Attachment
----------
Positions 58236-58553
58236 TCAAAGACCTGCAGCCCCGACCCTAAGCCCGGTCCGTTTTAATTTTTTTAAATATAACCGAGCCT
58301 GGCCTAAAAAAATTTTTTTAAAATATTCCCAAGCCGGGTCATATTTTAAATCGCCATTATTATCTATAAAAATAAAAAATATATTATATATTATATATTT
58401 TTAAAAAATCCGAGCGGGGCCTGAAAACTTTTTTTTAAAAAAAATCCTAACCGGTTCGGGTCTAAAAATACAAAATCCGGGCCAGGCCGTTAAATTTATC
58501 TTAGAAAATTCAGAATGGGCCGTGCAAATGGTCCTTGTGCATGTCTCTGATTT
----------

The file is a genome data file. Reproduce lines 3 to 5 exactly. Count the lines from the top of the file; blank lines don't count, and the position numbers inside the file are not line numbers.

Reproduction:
58301 GGCCTAAAAAAATTTTTTTAAAATATTCCCAAGCCGGGTCATATTTTAAATCGCCATTATTATCTATAAAAATAAAAAATATATTATATATTATATATTT
58401 TTAAAAAATCCGAGCGGGGCCTGAAAACTTTTTTTTAAAAAAAATCCTAACCGGTTCGGGTCTAAAAATACAAAATCCGGGCCAGGCCGTTAAATTTATC
58501 TTAGAAAATTCAGAATGGGCCGTGCAAATGGTCCTTGTGCATGTCTCTGATTT